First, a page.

1
7
HTFB
Firebrick 9.00 x 4.50 x 1.25
8
7a
HTFB5
Firebrick 9.00 x 3.50 x 1.25
2
8
SFFP
Front Plate
1
8hw.1
FC3716CH2
Screw .38-16 NC x 1.00 HCS Z
2
8hw.2
FC3720WF
Washer .38 x 1.25 USS Fender
2
8hw.3
FC37NF
Nut .38-16 NC Hex Z
2
1
5
8hw.3
8
8hw.2
8hw.1
4
3hw.2
3hw.1
1
3
1hw.3
2
TOTAL QTY
1hw.2
1hw.1
Grate System Diagram - SF2631
5hw.1
PARTS LIST
QTY
DESCRIPTION
1
SHAKER HANDLE
1
CONTROL BAR LINK
1
CAST REAR PLATE
4
SHAKER GRATE
12
1
FIRE BRICK
FRONT PLATE
1
CONTROL BAR
2
CAST RAIL
5hw.2
5hw.3
7
SF2631 PARTS LIST
6
ITEM
PART NUMBER
ITEM DESCRIPTION
SFSCH
Handle Shaker Control
1
1hw.3
IS25HLN
Screw .25-20 NC x 1 HH
1
1.hw.2
ISHH25
Nut .25-20 NC Lock Hex
1
1.hw.1
CP13
Cotter Pin
2
2
SFCBL
Control Bar Link Shaker
1
3
SFCB3
Control Bar Shaker 3
1
3hw.1
ISHH25
Nut .25-20 NC Lock Hex
3
3hw.2
IS25HLN
Screw .25-20 NC x 1 HH
3
4
SFSR3
Cast Rail 3 Slot
1
5
FCRCP
Back Plate
1
5hw.1
FC4344CH2
Screw .44-14 NC x 2.75 HCS Z
2
5hw.2
FC43WSAE
Washer .44 USS Flat
2
5hw.3
FC43NF
Nut .44-14 NC Hex Z
2
6
SFSG
Cast Grate Shaker
1
7
HTFB
Firebrick 9.00 x 4.50 x 1.25
12
8
1
5
4b
8hw.3
8hw.2
8
8hw.1
3hw.2
3hw.1
1
TOTAL QTY
SFFP
Front Plate
1
8hw.1
FC3716CH2
Screw .38-16 NC x 1.00 HCS Z
2
8hw.2
FC3720WF
Washer .38 x 1.25 USS Fender
2
8hw.3
FC37NF
Nut .38-16 NC Hex Z
2
3a
1hw.1
2
1hw.2
1hw.3
16
Grate System Diagram - SF2639
5hw.2
5hw.1
SF2639 PARTS LIST
5hw.3
6
ITEM
PART NUMBER
ITEM DESCRIPTION
SFSCH
Handle Shaker Control
1
1hw.3
IS25HLN
Screw .25-20 NC x 1 HH
1
1.hw.2
ISHH25
Nut .25-20 NC Lock Hex
1
1.hw.1
CP13
Cotter Pin
2
2
SFCBL
Control Bar Link Shaker
1
3
SFCB3
Control Bar Shaker 3
1
3hw.1
ISHH25
Nut .25-20 NC Lock Hex
3
3hw.2
IS25HLN
Screw .25-20 NC x 1 HH
3
4
SFSR3
Cast Rail 3 Slot
1
5
FCRCP
Back Plate
1
5hw.1
FC4344CH2
Screw .44-14 NC x 2.75 HCS Z
2
5hw.2
FC43WSAE
Washer .44 USS Flat
2
5hw.3
FC43NF
Nut .44-14 NC Hex Z
2
6
SFSG
Cast Grate Shaker
1
7
HTFB
Firebrick 9.00 x 4.50 x 1.25
16
8
1
7
5
8hw.3
8hw.2
8
8hw.1
4b
1
1
1
TOTAL QTY
SFFP
Front Plate
1
8hw.1
FC3716CH2
Screw .38-16 NC x 1.00 HCS Z
2
8hw.2
FC3720WF
Washer .38 x 1.25 USS Fender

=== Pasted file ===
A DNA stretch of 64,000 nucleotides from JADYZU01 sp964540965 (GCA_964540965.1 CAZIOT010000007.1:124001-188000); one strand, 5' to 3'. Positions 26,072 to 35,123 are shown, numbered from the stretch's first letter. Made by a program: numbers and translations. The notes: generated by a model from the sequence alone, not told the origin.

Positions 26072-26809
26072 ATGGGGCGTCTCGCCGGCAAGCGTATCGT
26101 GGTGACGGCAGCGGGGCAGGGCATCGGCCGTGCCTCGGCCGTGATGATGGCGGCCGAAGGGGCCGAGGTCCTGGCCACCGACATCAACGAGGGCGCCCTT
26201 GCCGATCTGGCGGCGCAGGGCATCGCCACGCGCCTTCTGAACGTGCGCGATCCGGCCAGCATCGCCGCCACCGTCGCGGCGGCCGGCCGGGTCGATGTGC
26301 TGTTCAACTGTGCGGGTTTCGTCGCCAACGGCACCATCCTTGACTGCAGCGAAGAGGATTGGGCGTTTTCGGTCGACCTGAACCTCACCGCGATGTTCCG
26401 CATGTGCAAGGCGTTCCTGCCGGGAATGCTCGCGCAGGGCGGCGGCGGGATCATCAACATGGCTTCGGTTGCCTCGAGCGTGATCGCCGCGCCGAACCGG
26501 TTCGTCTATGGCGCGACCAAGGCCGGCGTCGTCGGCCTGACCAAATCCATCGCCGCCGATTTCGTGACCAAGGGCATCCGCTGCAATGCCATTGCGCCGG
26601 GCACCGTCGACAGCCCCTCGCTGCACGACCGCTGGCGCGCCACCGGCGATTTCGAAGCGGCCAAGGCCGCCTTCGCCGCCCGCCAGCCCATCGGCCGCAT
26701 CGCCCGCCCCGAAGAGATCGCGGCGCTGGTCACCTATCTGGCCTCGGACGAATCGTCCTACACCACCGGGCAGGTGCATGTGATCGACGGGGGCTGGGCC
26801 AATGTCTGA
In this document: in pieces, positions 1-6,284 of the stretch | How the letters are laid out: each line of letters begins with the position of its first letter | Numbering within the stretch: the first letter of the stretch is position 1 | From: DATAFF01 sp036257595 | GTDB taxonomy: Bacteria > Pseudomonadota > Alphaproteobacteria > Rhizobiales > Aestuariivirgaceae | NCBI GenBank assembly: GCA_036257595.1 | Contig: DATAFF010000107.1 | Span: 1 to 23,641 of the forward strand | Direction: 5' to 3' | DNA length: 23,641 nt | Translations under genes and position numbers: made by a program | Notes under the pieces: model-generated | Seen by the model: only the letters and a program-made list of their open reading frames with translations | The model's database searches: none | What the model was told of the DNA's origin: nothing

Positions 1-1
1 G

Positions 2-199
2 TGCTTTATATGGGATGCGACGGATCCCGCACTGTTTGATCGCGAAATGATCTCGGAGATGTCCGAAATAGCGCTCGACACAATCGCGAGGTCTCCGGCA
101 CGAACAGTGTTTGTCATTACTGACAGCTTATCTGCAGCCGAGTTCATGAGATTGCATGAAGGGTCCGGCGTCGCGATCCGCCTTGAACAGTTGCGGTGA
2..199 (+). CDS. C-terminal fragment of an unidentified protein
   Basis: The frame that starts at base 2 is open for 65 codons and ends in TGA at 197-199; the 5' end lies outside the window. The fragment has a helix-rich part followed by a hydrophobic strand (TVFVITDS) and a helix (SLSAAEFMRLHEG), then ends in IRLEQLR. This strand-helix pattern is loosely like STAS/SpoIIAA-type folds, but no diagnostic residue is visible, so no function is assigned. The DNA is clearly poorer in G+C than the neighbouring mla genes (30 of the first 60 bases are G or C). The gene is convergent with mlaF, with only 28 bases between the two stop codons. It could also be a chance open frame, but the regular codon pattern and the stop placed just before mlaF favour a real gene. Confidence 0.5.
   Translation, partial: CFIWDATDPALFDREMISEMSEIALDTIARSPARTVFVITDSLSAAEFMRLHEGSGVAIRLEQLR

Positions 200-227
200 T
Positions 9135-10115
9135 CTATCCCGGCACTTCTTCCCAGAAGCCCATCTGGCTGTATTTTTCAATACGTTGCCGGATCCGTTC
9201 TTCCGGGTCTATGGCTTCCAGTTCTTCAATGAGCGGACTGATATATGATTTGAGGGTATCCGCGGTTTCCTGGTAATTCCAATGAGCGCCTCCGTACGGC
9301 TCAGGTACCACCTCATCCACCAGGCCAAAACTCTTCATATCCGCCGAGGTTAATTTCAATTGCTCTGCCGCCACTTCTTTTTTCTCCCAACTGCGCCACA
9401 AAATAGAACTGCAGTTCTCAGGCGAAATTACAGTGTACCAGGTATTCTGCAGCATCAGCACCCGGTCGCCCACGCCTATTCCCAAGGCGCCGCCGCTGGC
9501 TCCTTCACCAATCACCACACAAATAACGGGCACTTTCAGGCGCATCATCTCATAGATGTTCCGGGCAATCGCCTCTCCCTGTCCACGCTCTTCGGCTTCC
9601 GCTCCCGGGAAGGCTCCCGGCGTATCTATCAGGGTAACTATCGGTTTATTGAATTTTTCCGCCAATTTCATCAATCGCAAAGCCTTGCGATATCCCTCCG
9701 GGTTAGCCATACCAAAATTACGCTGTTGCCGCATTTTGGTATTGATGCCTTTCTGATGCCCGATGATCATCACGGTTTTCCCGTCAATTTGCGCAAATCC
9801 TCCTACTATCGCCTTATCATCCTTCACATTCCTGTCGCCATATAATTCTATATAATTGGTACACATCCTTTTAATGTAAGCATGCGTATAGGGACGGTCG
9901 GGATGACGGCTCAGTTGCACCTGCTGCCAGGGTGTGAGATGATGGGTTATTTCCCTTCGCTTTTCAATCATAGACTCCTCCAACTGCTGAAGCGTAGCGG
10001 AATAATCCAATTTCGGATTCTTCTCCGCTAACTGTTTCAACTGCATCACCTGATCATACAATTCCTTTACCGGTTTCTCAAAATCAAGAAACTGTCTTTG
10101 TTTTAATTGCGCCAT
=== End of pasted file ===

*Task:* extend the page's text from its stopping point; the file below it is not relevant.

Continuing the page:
2
8hw.3
FC37NF
Nut .38-16 NC Hex Z
2
3b
2
Blower Motor Assembly Diagram
PARTS LIST
ITEM
1
2
3
4
QTY
1
1
1
1
DESCRIPTION
BLOWER WHEEL
BLOWER HOUSING
MOTOR CAPACITOR
BLOWER MOTOR
2
1
1
3
PARTS LIST
4
17
ITEM
PART NUMBER
ITEM DESCRIPTION
1
FCBW
Blower Wheel
TOTAL QTY
1
2
FCBH
Blower Fan and Housing
1
3
FC3610J370
Motor Capacitor
1
4
FC3SPM
Blower Motor
1
WIRING DIAGRAM
Wiring Diagram
INDOOR FURNACE
B
B
FAN LIMIT CONTROL
ORANGE
YELLOW
WALL
THERMOSTAT
BLACK
YELLOW
RED
RED
RED
RELAY
3 SPEED SWITCH
120V AC/24V AC
TRANSFORMER
RED (LOW)
DRAFT MOTOR
ON/OFF SWITCH
120V AC
POWER SUPPLY
A
WHITE
BLACK
BLACK (HI)
3 SPEED BLOWER
MOTOR
DRAFT BLOWER
MOTOR
2
A
WHITE
BLACK
GREEN
BLUE (MED)
1
18
Troubleshooting
1.
2.
3.
Problem: Circulation blower runs constantly. NOTE: Make sure the white button on fan
limit control is pulled out and in the “auto” position.
Possible Causes:
• “Off”setting on fan limit control is
low.
•
White button on fan limit control
is pushed in.
•
Pull white button out and the blower should stop.
•
Defective fan limit.
•
Check by moving “ON” and “OFF” point indicator to a temperature
position where blower should turn off. If the blower continues to run,
replace the fan limit.
•
Improper wiring.
•
Review wiring diagram. If unit is wired correctly, seek professional
assistance.
•
Backdraft damper is in the
“closed” position.
•
Open backdraft damper.
Problem: Circulation blower vibrates during operation.
Possible Causes:
• Screw on squirrel cage is not
tight.
Remedies:
• Check squirrel cage alignment and position so that it does not drag
on the housing during rotation, then tighten the screw sufficiently to
fasten the squirrel cage securely to the shaft.
•
Balance weights on squirrel cage
have become dislocated.
•
You may attempt to adjust the weights yourself to obtain an
acceptable balance. If you are unsuccessful, contact your supplier.
•
Defective main bearings.
•
Return the blower to your supplier for replacement.
Problem: Flames discharging from fuel door during reloading.
Possible Causes:
• Opening the door has provided
additional oxygen which has
ignited the accumulated gases
from partially spent fuel.
Remedies:
• Always open the door cautiously and allow the safety latch system
to perform its designed function, containing gases within the fire
chamber.
•
Bypass rod is in the “CLOSED”
position.
•
Pull out bypass rod.
•
Cast iron damper in the
“CLOSED” position.
•
Open damper.
•
Insufficient natural draft or an
obstruction in the flue system.
Fire chamber filled to capacity
with unburned fuel.
•
See #6 and #9.
•
Do not attempt to overload the furnace.
•
19
Remedies:
• Remove cover on fan limit control and check for the proper setting.
The point indicators should be set at 100° “Off” and 150° “On.”
Do NOT attempt to adjust the fan limit by manually adjusting the
temperature indicators on the dial.
4.
5.
6.
Problem: Draft blower will not run. NOTE: Verify that the wall thermostat is in the
“HEAT” position, and make sure batteries are installed.
Possible Causes:
• Defective rocker switch on control
center.
Remedies:
• Replace rocker switch.
•
Defective wall thermostat.
•
This can be checked by turning the thermostat to a temperature
setting that is higher than the temperature in your home. If the draft
blower does not operate, the thermostat may be defective. Replace
if necessary.
•
Wall thermostat is in the wrong
position.
•
Move switch on wall thermostat to the “HEAT” position.
•
Defective relay in transformer.
•
Replace relay.
•
Defective draft motor.
•
Replace draft motor.
•
Improper wiring.
•